There are some who insist that a segment of Malaysians are out to tear Malaysia apart. They insist that stunts like the Bersih march bring disruption to city life and disrupts the peace and tranquillity of Malaysia. Worse there are individuals who feel that the status quo - Malaysia that is now is for them to protect and so they make police reports of this supposedly dangerous elements who call for peaceful protests and who encourage their twitter friends to attend the peaceful yellow rally. They see these inconvenient segment of the public as trouble causes and perhaps unpatriotic Malaysians.
In the 1950s America had segregation laws in many southern states. This segregation laws made it illegal for black Americans to eat, walk or take public transport together with white Americans. To many who grew up in the segregated America this was the norm. However there began a group of women in Montgomery who decided that this was wrong. Black people should not have to pay for their bus fares at the back of the bus and they did not have to give up their seat if a white American had no seat whether or not he was young or old. There were white drinking fountains and black drinking fountains, there were tables only for white people in some restaurants and there were colored seating in some restaurants. They began the Montgomery bus boycott which led to the arrests of Rosa Parks and other women which sparked the 250,000 people march through the Washington mall toward the Lincoln Memorial led by Martin Luther King, Jr.
Were these Americans who marched through Washington DC unpatriotic subversive elements? A read of Martin Luther’s famous “I have a Dream” speech would show him to be a true believer of the American dream and a patriot at heart. In his speech he said; “And so even though we face the difficulties of today and tomorrow, I still have a dream. It is a dream deeply rooted in the American dream.” Was it inconvenient and did it disrupt the peace of America in the summer of 1963? Of course it did. There were riots, there were police brutality and there were even some who made police reports about their fellow black brothers because they did not believe that this cause was worth fighting for. Afterall whats the big deal if they were treated as second class citizens at least they still have jobs and peace and a government that works. Its not worth protesting and disrupting business.
The truth is these men and women who bothered to stand up against the law of the land in the 1960s believed in their heart that this was an unjust and repressive law. Segregating citizens based on their skin colour was simply wrong eventhough it was the law of the land at that time. Where did they get this conviction that led to the famous Civil Rights movement that changed the shape of America forever? Believe it or not, it was a conviction based on the Bible that all man are created equal and that God shows no partiality. They acted on this believe and marched against Segregation Laws of their time. A Bible believing Christian always acts upon his or her Biblical conviction even if it goes against the law of the land. Asking fellow Christians to join in a peaceful protest for what he or she believes is being true to her own convictions.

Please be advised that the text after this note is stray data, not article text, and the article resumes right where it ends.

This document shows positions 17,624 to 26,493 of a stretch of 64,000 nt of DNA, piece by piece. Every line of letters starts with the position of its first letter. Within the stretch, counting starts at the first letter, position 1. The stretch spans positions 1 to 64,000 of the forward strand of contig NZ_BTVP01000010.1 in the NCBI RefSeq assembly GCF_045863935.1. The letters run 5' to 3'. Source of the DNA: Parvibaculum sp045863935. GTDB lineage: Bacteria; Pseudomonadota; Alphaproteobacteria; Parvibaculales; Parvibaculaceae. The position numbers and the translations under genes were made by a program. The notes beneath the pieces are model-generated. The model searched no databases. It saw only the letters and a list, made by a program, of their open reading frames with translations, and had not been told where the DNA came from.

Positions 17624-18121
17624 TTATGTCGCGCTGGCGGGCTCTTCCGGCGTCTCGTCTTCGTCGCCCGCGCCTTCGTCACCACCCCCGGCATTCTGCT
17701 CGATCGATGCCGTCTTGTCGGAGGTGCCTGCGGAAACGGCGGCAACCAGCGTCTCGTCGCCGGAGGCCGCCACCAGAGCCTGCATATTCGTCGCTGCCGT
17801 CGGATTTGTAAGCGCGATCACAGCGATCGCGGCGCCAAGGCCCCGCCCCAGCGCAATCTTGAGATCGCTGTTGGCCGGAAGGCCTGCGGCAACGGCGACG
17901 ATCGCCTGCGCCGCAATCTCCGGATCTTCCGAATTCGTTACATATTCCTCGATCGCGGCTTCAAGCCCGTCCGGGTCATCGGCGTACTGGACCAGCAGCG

My point is that criticising or marching against an unjust and repressive law is not unpatriotic at all. Simply put, patriotism is a love for the country and willingness to sacrifice for it. Those that decided to march on 9th of July for Free and Fair Elections were not unpatriotic. In fact they believed in the Malaysian dream set forth by our own founding fathers, heroes like Allahyarham Dato’ Onn bin Jaafar, a man before his time; and Allahyarham Tunku Abdul Rahman Bapak Malaysia. If they did not believe in Malaysia, they would have long join the thousands of people who have fled our shores in search of a better future. The truth is these people love Malaysia as much as those who oppose Bersih and they should be given the right to express themselves through peaceful protest as much as the Ibrahim Ali’s who speak venomous racism or the Mahathir Mohammad who fights against anything that moves and breathes. We should protect the minority as much as we do the majority and their right to peaceful protest.
Don’t confuse the sovereign state of Malaysia for any political party. Malaysia as an entity is larger than that. She is the millions of faces with diverse religious, political and social believes with each to be respected and cherished. We must not let any political party hijack this Malaysian agenda for their own existence. The goal is building a better Malaysia and it means listening to every segment of society and protecting their rights to speak and express themselves. Peace may not always be achievable, but by pursuing justice for all, I believe peace is inevitable.